Lorenzato, F. R., Singer, A., Ho, L., Santos, L. C., Batista Rde, L., Lubambo, T. M., et al. (2002). Human papillomavirus detection for cervical cancer prevention with polymerase chain reaction in self-collected samples. American journal of Obstetrics and Gynecology, 186(5), 962–968.CrossRefPubMedGoogle Scholar
  17. 17.
    Gage, J. C., Partridge, E. E., Rausa, A., Gravitt, P. E., Wacholder, S., Schiffman, M., et al. (2011). Comparative performance of human papillomavirus DNA testing using novel sample collection methods. Journal of Clinical Microbiology, 49(12), 4185–4189.CrossRefPubMedCentralPubMedGoogle Scholar
  18. 18.
    Gravitt, P. E., Lacey, J. V, Jr, Brinton, L. A., Barnes, W. A., Kornegay, J. R., Greenberg, M. D., et al. (2001). Evaluation of self-collected cervicovaginal cell samples for human papillomavirus testing by polymerase chain reaction. Cancer Epidemiology Biomarkers and Prevention, 10(2), 95–100.Google Scholar
  19. 19.
    Dannecker, C., Siebert, U., Thaler, C. J., Kiermeir, D., Hepp, H., & Hillemanns, P. (2004). Primary cervical cancer screening by self-sampling of human papillomavirus DNA in internal medicine outpatient clinics. Annals of Oncology, 15(6), 863–869.CrossRefPubMedGoogle Scholar
  20. 20.
    Dzuba, I. G., Diaz, E. Y., Allen, B., Leonard, Y. F., Lazcano Ponce, E. C., Shah, K. V., et al. (2002). The acceptability of self-collected samples for HPV testing vs. the pap test as alternatives in cervical cancer screening. Journal of Womens Health and Gender Based Medicine, 11(3), 265–275.CrossRefGoogle Scholar
  21. 21.
    Kahn, J. A., Bernstein, D. I., Rosenthal, S. L., Huang, B., Kollar, L. M., Colyer, J. L., et al. (2005). Acceptability of human papillomavirus self testing in female adolescents. Sexually Transmitted Infections, 81(5), 408–414.CrossRefPubMedCentralPubMedGoogle Scholar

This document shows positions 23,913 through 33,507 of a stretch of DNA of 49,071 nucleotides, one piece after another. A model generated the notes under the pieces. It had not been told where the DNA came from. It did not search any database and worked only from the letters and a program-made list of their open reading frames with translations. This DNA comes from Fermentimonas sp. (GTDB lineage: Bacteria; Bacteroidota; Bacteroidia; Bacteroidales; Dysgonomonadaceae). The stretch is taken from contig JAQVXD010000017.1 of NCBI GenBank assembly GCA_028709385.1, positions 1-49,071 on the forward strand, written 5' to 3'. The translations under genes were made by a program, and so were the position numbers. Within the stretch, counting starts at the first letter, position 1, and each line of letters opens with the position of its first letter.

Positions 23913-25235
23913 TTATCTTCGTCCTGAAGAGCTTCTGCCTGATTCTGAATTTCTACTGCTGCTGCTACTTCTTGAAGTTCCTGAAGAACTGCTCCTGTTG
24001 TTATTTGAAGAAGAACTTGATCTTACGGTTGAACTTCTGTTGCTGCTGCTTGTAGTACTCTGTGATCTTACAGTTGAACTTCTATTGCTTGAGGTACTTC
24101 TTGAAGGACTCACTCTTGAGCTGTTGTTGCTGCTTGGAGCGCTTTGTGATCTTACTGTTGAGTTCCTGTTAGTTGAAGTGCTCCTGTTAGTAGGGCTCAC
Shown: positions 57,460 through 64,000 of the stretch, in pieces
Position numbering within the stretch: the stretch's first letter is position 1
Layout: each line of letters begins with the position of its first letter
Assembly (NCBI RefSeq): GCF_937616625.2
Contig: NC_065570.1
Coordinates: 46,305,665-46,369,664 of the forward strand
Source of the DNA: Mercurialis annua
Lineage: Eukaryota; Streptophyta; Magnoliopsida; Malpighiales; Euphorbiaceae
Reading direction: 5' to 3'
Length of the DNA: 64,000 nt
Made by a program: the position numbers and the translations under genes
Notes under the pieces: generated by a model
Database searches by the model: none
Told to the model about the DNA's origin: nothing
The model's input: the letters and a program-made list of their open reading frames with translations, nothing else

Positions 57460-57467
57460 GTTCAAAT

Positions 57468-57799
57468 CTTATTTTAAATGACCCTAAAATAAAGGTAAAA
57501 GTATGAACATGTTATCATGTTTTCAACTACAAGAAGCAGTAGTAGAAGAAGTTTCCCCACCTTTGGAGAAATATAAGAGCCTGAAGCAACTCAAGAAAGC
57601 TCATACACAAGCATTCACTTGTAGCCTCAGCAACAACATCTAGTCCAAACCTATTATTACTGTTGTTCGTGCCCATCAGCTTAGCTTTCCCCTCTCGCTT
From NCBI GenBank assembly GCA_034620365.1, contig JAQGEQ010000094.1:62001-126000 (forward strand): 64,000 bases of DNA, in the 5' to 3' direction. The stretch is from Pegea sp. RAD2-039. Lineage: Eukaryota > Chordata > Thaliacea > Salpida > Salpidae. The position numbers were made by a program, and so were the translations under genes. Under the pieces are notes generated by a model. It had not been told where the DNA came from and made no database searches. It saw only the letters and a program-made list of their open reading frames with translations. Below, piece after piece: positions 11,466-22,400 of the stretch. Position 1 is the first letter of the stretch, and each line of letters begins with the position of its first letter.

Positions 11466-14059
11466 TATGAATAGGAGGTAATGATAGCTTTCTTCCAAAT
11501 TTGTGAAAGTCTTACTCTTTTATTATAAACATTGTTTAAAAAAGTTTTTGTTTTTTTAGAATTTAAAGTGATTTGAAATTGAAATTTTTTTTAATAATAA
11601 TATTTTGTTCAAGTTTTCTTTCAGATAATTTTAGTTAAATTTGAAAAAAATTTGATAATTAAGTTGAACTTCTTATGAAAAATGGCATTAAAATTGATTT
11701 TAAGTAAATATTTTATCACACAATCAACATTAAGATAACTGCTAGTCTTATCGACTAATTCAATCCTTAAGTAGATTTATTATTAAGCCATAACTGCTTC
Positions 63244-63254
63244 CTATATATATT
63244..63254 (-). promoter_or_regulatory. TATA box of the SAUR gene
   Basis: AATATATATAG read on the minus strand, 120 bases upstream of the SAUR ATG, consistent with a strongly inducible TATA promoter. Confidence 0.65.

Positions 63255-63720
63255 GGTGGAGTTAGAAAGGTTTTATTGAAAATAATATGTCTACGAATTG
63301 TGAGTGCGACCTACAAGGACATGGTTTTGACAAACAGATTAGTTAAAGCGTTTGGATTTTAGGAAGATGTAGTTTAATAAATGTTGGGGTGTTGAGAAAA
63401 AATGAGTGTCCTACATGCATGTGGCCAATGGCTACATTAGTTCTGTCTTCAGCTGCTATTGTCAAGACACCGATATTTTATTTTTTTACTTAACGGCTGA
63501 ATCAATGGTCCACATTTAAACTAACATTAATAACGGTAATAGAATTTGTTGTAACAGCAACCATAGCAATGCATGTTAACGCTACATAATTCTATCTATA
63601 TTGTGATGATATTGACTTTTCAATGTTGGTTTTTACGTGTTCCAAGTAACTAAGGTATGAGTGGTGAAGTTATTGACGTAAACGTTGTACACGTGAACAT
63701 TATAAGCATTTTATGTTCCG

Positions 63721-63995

22. 22.
    Ortiz, A. P., Alejandro, N., Perez, C. M., Otero, Y., Soto-Salgado, M., Palefsky, J. M., et al. (2012). Acceptability of cervical and anal HPV self-sampling in a sample of Hispanic women in Puerto Rico. Puerto Rico Health Sciences Journal, 31(4), 205–212.PubMedCentralPubMedGoogle Scholar
  23. 23.
    Pew Research Internet Project. (2014). Social networking fact sheet. Washington, DC.;
  24. 24.
    Scarinci, I. C., Litton, A. G., Garces-Palacio, I. C., Partridge, E. E., & Castle, P. E. (2013). Acceptability and usability of self-collected sampling for HPV testing among African-American women living in the Mississippi Delta. Womens Health Issues, 23(2), e123–e130.CrossRefPubMedCentralPubMedGoogle Scholar
  25. 25.
    Winer, R. L., Feng, Q., Hughes, J. P., Yu, M., Kiviat, N. B., O’Reilly, S., et al. (2007). Concordance of self-collected and clinician-collected swab samples for detecting human papillomavirus DNA in women 18 to 32 years of age. Sexually Transmitted Diseases, 34(6), 371–377.PubMedGoogle Scholar
  26. 26.
    Jones, H. E., Brudney, K., Sawo, D. J., Lantigua, R., & Westhoff, C. L. (2012). The acceptability of a self-lavaging device compared to pelvic examination for cervical cancer screening among low-income women. Journal of Womens Health (Larchmt), 21(12), 1275–1281.CrossRefGoogle Scholar